The Omaha Public Power District says it plans to use renewable sources to provide half the energy it sells to retail customers by 2020.
The electric utility announced the plan Monday during the annual Nebraska Wind and Solar Conference in Lincoln.
President and CEO Tim Burke said the utility is working on a request-for-proposals to add up to 300 megawatts of wind energy. The company announced in July that it also plans to build a 160-megawatt wind farm in Wayne County. That project is expected to be completed in 2019.
Less than 20 percent of the utility's 2016 retail sales came from renewable energy sources, such as wind turbines, natural gas extracted from a landfill and hydropower from dams. The company has previously relied on coal to provide more than half of the electricity it generates.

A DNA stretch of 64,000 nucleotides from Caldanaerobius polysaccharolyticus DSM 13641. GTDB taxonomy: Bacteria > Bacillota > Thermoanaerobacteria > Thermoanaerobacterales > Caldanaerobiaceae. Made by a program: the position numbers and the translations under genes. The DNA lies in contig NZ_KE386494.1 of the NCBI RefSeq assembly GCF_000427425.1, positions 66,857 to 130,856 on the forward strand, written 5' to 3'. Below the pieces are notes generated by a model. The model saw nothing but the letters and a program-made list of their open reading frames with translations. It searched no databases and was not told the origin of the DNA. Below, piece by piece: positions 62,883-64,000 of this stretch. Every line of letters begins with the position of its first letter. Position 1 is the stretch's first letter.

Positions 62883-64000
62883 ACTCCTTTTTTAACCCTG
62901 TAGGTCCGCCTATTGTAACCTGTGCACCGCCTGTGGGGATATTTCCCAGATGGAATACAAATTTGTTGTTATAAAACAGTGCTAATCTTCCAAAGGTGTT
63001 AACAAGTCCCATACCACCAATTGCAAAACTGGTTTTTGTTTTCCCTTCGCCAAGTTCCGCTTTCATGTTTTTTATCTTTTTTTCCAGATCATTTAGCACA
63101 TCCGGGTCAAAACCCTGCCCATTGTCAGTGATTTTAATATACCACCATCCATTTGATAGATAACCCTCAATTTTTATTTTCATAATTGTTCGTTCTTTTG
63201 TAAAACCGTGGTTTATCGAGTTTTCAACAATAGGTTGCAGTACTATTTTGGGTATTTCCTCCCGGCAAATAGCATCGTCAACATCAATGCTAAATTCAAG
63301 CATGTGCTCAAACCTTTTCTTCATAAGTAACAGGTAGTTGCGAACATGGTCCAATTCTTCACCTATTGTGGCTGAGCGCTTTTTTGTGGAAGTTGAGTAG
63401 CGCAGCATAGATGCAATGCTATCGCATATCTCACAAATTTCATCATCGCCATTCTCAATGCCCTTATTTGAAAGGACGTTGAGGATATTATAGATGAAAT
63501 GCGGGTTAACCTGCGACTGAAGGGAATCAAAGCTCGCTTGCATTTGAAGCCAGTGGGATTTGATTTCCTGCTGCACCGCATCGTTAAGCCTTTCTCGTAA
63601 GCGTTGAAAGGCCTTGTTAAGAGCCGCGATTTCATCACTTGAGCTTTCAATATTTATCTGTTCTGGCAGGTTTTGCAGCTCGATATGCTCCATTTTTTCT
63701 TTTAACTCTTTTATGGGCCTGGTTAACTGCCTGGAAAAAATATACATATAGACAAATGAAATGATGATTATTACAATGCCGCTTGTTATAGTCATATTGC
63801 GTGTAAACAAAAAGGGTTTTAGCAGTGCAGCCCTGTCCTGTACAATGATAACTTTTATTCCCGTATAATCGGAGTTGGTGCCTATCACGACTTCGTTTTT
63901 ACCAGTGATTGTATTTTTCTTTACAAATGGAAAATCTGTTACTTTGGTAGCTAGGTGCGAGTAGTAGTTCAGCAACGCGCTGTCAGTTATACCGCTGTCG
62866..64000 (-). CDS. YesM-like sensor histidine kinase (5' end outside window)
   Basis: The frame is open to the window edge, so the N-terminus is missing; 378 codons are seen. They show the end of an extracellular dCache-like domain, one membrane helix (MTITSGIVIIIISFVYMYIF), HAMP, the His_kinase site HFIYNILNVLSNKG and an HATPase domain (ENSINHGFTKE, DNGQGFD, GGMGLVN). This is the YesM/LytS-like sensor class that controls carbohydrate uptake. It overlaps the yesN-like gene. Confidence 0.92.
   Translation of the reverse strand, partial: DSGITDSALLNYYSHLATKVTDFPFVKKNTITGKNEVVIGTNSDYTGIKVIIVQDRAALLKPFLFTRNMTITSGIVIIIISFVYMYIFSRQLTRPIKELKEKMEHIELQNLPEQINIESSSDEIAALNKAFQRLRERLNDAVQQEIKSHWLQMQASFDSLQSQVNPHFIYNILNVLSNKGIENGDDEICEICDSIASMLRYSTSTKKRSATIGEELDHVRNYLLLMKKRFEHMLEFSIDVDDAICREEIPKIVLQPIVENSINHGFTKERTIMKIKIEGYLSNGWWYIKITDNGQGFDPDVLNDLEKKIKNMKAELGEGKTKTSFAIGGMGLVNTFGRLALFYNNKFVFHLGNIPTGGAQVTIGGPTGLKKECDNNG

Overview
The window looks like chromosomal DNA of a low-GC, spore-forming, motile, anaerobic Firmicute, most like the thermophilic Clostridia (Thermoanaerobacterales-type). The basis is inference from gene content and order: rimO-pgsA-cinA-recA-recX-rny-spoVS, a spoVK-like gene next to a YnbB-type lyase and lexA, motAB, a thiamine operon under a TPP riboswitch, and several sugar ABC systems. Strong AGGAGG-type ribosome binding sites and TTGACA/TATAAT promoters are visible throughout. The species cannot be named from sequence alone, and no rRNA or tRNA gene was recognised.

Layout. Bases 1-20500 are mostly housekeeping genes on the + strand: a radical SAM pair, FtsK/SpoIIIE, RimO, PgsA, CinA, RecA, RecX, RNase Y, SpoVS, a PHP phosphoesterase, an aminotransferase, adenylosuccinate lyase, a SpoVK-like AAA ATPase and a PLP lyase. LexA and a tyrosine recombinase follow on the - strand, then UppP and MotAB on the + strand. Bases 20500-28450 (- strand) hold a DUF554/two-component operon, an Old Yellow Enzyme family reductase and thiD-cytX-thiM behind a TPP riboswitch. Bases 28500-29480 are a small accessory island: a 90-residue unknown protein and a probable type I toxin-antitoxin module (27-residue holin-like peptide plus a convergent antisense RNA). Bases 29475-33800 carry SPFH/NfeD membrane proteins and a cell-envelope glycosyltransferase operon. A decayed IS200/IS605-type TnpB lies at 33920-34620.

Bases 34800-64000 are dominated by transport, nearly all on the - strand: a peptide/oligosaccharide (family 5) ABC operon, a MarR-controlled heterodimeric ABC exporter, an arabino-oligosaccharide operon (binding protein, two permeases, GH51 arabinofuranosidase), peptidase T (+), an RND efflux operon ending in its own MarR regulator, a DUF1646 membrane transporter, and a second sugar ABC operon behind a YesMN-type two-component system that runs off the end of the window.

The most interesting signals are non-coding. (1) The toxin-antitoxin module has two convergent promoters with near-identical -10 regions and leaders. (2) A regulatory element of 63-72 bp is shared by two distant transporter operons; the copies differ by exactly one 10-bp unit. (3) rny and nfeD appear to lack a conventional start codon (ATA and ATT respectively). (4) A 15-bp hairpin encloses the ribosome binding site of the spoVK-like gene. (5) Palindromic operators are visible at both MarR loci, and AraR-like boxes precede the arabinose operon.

Greenhouse gases from fossil fuels such as coal have been a large contributor to climate change for the past 60 years, according to the U.S. Environmental Protection Agency.
The utility's planned renewable energy additions mirror efforts from the state's other two large electric utilities to seek out energy resources that don't emit greenhouse gases.
Lincoln Electric System uses renewable sources for about 48 percent of the retail energy it provides, while the Nebraska Public Power District gets about 60 percent of its electricity from sources that don't emit greenhouse gases.
The Omaha Public Power District serves Omaha and surrounding areas.